The judge leading Israel's internal probe into a deadly navy raid on a Gaza-bound aid flotilla has threatened to resign unless the government agrees to widen the scope of his inquiry.

Retired Supreme Court justice Jacob Turkel approached Justice Minister Yaakov Neeman this week, citing legal grounds to support a demand to extend his remit.

According to Turkel, paragraphs 8 and 8a of the Basic Government Law grant an independent committee of inquiry the right to conduct a full judicial inquiry, including the authority to subpoena any witnesses or evidence it requires.

Ne'eman apparently promised to raise the issue with Prime Minister Benjamin Netanyahu, who held discussions on the matter over the last few days with Attorney General Yehuda Weinstein and Defense Minister Ehud Barak.

Turkel belives his commission should be granted the same rights as the powerful Winograd panel that investigated the Second Lebanon War.

That committee was given a mandate similar to a state commission at inception and as such was given a much broader scope of authority, though its recommendations did not hold the same legal weight as an official panel appointed by Supreme Court Justices.

"The committee has no intention of dealing with anything other than the work we have been charged to do by the Israeli government," said committee spokesman, Ofer Leffler.

Turkel made his request following a petition submitted by the Gush Shalom watchdog to expand the authority of the committee investigating the events of the flotilla raid.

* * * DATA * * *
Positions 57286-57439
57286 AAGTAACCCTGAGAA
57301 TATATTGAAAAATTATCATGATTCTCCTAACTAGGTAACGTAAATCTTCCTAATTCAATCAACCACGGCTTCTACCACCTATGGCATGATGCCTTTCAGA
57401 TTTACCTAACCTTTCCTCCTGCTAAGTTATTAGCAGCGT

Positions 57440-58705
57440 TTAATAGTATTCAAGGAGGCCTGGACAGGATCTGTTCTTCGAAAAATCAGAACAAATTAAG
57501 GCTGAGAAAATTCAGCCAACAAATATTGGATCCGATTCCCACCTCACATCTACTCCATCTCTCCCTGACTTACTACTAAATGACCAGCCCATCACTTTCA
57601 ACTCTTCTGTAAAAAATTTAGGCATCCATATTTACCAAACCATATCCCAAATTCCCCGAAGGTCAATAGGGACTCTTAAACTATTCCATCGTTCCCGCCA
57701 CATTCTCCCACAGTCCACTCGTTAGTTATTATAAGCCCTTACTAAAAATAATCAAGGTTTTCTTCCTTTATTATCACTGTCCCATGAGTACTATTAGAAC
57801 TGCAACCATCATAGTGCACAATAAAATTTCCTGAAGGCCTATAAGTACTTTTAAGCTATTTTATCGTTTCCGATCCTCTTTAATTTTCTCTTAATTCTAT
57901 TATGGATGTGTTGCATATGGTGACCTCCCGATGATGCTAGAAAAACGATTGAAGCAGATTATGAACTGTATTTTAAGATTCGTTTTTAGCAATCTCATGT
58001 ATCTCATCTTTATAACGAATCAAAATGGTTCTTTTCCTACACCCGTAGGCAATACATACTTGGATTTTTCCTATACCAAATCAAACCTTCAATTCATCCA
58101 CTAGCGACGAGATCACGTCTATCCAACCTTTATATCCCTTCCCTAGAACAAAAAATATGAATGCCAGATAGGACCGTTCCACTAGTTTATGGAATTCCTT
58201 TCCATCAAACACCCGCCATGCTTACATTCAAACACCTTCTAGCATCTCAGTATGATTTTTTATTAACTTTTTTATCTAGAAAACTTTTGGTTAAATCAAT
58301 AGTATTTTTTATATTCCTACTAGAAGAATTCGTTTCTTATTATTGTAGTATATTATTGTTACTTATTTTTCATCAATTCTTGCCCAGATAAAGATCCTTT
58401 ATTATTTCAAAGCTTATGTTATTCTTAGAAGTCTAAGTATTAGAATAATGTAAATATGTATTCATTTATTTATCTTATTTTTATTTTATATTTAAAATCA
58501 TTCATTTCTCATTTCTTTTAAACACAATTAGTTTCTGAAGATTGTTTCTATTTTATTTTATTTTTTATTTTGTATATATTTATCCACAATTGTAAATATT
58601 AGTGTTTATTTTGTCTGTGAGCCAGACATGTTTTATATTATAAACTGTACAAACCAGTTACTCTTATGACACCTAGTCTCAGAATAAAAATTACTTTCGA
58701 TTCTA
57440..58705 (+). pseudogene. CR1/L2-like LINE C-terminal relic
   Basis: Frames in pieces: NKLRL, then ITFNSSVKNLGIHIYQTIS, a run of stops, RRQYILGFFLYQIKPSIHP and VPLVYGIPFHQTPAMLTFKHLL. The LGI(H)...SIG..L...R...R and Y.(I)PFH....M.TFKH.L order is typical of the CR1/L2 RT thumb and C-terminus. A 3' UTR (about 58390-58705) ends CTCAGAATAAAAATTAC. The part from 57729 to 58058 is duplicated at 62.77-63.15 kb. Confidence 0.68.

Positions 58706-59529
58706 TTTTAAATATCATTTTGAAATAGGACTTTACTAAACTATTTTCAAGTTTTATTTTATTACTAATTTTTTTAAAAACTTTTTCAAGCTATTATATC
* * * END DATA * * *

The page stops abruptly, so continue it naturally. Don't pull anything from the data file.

The Turkel commission held its first official meeting on Monday, nearly one month after the Israel Navy's May 31 raid on the Turkish-flagged Mavi Marmara left nine pro-Palestinian activists dead and a number of navy commandos wounded.

The internal investigation is being monitored by two foreign observers – Lord David Trimble of Ireland and Canada's former judge advocate general Ken Watkin.

Turkel expressed hope on Monday that his committee would complete its duty fast, and that the prime minister, defense minister and the Israel Defense Forces chief of staff would shortly be summoned to testify before the committee.

The committee members, including Shabtai Rosenne, a professor of international law, and Maj. Gen. (Res.) Amos Horev, met to create panel guidelines and a schedule for hearing witness testimony, and determine the extent to which the observers will participate in the hearings.

Most of the committee hearings will be open to the public and the media, though there will also be some closed meetings in which the panel will hear sensitive information that could affect Israel's security or foreign affairs.

The Turkel committee was appointed by the cabinet earlier this month to investigate the naval raid and its adherence to international law.

The committee will also examine the security-related reasons for Israel's imposition of a naval blockade on the Gaza Strip, which the flotilla was launched to protest, and the conduct of Turkey and the flotilla organizers.